'My life is a meditation'

On spiritual path

Dressed simply, sporting a perennial dimpled smile, Kailash Kher walks into the room, on the way, greeting everyone, from fans, technicians to producers.

He breezes into the venue where he’s about to judge musicians for a reality show. He is offered tea, which he refuses. “I don't drink, tea or coffee, and I am a strict vegetarian many are surprised, as all my band members booze and smoke. Mujhme to parmatma ne permanent dope bhar diya hai (God has filled me with dope permanently). Somebody had asked me if I still meditated? And I said, for me, life is a meditation.”

He recounts his early days as a struggling singer, “I grew up in Delhi, where my dad was a temple priest, they used to sing bhajans at home, and I was very curious. So at the age of four, my informal training began. By fourteen I left home to pursue music more seriously. But to sustain myself, I ended up taking a lot of odd jobs, including teaching music, but didn't end up learning music. Finally, I started business, which flopped, and we lost everything. I went into a sort of depression. But something in me kept me moving from inside. That's when I decided to move to Mumbai.”

But his struggles had barely begun. “I went from studio to studio, with my song recordings, and was turned down by stiff necked MBAs who said, ‘It’s good but nothing special’. My break finally came when I did a tarana for the Nakshatra ad, and of course, the Allah ke Bande song. Ever since I’ve sung scores of jingles and did playback for films, but my album production went at a very slow pace. Finally, now after two albums, I feel things are moving in that direction too.”

Speaking about his latest album, he says, “This album is called Chaandan and it is about love, romance and longing. Love is with longing, and that longing is not out of frustration, but out of celebration, so the album is romance between the instruments, and the song is just a by-product.”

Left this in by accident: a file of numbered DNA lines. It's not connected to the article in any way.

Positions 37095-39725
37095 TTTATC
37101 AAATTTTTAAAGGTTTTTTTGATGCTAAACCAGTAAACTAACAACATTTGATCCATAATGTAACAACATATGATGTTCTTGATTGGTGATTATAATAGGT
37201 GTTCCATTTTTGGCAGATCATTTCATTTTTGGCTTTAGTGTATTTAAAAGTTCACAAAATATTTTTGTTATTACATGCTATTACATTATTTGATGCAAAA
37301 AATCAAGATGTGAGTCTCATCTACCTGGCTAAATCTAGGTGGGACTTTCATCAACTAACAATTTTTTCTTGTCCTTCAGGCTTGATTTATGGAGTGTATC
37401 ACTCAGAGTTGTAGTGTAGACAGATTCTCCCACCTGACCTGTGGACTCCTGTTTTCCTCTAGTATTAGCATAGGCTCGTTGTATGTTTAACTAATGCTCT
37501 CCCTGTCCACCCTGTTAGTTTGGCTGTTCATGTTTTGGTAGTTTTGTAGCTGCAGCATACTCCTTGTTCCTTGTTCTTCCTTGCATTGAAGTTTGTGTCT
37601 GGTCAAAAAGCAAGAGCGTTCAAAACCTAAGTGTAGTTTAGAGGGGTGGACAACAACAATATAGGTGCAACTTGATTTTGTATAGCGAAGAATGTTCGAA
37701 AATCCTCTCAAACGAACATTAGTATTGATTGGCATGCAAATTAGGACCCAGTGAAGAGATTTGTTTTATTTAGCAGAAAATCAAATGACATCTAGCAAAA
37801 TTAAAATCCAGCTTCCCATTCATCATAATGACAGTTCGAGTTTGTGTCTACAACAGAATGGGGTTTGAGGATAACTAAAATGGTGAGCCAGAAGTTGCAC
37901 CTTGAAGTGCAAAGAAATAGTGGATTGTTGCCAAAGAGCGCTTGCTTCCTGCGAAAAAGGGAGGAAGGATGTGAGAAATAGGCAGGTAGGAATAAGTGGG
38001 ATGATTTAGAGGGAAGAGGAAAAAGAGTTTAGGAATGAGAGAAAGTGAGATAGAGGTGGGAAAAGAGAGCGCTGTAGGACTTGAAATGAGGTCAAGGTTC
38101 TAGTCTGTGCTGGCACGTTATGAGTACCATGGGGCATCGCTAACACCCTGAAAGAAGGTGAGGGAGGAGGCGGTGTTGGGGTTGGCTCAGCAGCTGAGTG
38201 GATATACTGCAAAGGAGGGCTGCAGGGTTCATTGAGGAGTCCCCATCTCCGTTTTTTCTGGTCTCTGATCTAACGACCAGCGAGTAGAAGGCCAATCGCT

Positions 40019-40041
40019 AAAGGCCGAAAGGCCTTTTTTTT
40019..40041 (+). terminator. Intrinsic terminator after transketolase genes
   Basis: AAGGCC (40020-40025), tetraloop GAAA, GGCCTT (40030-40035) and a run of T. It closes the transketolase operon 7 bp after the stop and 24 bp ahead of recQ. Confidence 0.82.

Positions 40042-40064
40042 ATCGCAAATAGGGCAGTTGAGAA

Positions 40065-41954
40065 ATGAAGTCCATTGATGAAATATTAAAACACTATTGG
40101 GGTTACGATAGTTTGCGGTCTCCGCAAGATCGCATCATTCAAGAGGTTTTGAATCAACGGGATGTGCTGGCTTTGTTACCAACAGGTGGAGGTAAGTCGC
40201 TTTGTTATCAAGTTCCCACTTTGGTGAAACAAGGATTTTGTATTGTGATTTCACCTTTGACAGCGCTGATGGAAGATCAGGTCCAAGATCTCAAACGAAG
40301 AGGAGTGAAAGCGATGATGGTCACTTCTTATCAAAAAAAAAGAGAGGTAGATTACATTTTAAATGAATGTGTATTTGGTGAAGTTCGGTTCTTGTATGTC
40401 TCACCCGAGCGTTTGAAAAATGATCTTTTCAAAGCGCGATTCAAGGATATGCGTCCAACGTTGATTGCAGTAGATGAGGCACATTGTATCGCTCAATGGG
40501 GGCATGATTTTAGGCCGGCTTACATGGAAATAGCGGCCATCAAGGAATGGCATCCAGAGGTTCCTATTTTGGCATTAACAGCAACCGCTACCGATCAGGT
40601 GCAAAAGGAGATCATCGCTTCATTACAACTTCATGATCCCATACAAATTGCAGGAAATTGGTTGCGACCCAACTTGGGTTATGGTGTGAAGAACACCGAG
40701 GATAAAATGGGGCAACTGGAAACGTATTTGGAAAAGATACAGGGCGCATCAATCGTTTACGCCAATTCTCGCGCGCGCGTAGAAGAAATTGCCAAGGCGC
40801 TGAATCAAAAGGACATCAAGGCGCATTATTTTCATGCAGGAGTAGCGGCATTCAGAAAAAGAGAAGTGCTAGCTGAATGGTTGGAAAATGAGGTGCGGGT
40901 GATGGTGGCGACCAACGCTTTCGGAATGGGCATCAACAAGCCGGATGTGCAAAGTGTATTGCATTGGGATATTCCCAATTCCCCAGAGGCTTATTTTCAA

Kailash these days is also busy judging reality shows. He enjoyed being the judge of kids’ singing competition aired recently.

“At that young age, kids have no ego or inhibition, and the music flows through them like river, it’s only as we grow older that we become conditioned.”

He goes on to talk about Michael Jackson’s tragic death. “Souls like his are one in a million, while he was here, he influenced millions, but maybe the divine needs him more than we did.”

Finally, he talks about Bangalore, “Every musicians kisses the soil of this land, where Carnatic music has originated. It is a temple of music, some of the best musicians come from here, and I won’t be surprised if the next Desi Rockstar is from this City.”
He parts after singing two lines from his famous track,’ Saaiyaan’, and the chaos in the background seizes, and everyone listens spellbound. Maybe, this is what he means by meditation.

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